Muslims Are Boycotting Starbucks Over The Company’s Pro-LGBT Stance

Let’s laugh a little.

Parkasa, a hard-line Muslim group in Malaysia that touts around 700,000 members, is joining another Muslim group in Indonesia, Muhammadiyah, in calling for the boycott of Starbucks.

Almost 30 million people belong to Muhammadiyah, the second-largest mainstream Muslim organization in Indonesia. They have denounced the popular coffee chain over the company’s former chief executive’s past praise for the gay community. Both organizations want Starbucks’ operating license to be revoked because the stance goes against Islamic teachings.

“Our objection is because they are promoting something that is against the human instinct, against human behavior and against religion. That’s why we are against it,” Amini Amir Abdullah, head of Perkasa’s Islamic affairs bureau, stated to Reuters in an interview earlier this week. Homosexuality goes against the country’s constitution.

Sodomy (including homosexual sex) is illegal in Malaysia, and committing gay acts can land you up to 20 years in prison. While homosexuality is still legal in Indonesia, a case moving forward in the Constitutional Court is looking to criminalize gay sex.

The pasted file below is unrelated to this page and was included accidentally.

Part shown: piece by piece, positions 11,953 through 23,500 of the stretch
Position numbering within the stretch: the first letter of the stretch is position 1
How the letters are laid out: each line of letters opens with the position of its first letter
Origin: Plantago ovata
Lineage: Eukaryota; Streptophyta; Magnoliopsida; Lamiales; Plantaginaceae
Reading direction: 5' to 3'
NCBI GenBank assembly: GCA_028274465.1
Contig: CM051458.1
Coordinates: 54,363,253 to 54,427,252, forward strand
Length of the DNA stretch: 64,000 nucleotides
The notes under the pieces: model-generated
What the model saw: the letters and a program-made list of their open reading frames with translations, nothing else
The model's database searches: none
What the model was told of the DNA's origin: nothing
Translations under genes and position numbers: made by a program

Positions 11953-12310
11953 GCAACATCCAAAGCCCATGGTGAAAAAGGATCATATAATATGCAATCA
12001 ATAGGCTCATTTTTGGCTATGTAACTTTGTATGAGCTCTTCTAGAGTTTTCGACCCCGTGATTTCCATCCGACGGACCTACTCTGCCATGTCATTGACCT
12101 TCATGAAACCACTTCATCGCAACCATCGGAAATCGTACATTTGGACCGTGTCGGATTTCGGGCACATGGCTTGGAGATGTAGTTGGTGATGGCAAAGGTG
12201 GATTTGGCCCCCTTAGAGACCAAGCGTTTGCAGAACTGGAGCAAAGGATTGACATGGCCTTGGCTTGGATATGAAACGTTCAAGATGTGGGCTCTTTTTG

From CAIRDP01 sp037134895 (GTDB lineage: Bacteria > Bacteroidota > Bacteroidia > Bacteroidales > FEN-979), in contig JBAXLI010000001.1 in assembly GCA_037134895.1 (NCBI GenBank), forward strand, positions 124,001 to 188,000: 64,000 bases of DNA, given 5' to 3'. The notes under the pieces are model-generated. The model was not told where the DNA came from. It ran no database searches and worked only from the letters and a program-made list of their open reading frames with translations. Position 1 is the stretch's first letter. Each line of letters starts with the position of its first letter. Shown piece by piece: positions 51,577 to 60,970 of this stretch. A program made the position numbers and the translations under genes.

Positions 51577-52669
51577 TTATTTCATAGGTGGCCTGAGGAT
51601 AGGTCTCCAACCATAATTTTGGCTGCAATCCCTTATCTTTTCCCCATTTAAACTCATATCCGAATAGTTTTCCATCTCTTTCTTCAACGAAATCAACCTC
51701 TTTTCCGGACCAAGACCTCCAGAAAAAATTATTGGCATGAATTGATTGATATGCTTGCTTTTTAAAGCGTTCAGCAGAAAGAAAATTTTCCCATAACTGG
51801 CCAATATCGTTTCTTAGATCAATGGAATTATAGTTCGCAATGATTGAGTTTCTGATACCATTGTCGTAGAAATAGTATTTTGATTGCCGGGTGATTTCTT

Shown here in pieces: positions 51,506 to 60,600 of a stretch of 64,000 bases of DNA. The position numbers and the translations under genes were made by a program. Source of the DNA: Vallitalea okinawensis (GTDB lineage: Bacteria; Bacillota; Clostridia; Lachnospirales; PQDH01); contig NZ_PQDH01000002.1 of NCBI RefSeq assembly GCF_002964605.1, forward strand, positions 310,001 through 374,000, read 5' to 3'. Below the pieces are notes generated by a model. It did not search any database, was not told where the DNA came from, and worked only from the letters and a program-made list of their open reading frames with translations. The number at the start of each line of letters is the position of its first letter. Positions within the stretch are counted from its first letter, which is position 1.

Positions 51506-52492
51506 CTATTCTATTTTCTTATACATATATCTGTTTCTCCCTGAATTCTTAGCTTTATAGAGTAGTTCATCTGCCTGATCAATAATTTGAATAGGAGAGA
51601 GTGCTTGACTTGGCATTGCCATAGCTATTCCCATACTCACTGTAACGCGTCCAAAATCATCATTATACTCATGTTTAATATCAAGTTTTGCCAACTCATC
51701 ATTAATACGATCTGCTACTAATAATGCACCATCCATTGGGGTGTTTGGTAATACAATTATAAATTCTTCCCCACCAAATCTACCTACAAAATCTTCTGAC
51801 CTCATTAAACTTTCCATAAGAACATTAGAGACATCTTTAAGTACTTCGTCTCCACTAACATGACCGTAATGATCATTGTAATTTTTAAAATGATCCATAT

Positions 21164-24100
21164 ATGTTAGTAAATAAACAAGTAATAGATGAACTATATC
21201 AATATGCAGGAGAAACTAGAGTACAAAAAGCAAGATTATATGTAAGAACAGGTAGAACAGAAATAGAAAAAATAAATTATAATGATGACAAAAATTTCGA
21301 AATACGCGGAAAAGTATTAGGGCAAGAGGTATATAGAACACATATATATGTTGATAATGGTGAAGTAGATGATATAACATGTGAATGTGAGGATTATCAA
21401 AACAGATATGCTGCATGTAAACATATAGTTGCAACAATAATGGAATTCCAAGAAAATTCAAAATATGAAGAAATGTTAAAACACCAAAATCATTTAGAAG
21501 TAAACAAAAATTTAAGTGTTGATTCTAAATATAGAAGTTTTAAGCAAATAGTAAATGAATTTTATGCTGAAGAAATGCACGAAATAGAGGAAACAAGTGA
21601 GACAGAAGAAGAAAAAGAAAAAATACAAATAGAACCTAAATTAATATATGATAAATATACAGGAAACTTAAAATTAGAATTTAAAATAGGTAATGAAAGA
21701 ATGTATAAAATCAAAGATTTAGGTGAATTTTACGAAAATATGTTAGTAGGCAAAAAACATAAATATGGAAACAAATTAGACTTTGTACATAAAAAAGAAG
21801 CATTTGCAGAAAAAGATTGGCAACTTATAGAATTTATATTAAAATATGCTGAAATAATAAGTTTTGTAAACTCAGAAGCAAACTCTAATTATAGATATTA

Oddly enough, calls for a boycott come in response to an old video of Howard Schultz defending LGBT causes in a shareholders meeting. The video, released in 2013, shows Schultz responding to a shareholder who was complaining over lost business because of the company’s support for gay marriage. The recording has been re-circulating online and has caused the ire of conservative Muslims in Indonesia and Malaysia. Shares of the company that operates Starbucks in Indonesia fell drastically this week.

Why is this funny?

Starbucks is a stereotypical, progressive entity. The company champions both LGBT causes and defends Islamic culture – no matter how contradictory those two things can be. Remember: not long ago, the company announced its plan to hire 10,000 Muslim refugees over a five year period. The announcement was supposed to be a slight to President Trump and his “Muslim ban.” The Starbucks brand perception, by the way, took a major hit after news of the Muslim refugee hiring spree.

A lame attempt at virtue signaling to the liberal base.

Instead of worrying about the financial health of his company, former chief executive Howard Schultz, as you may know, is more concerned with a possible run for office. Many Democrats are looking to him as a likely challenger to President Trump.

So which is it, Starbucks? Do you support the gay community or do you stand in solidarity with the Muslim community? It’s becoming increasingly obvious you can’t have it both ways.




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Jason Hopkins

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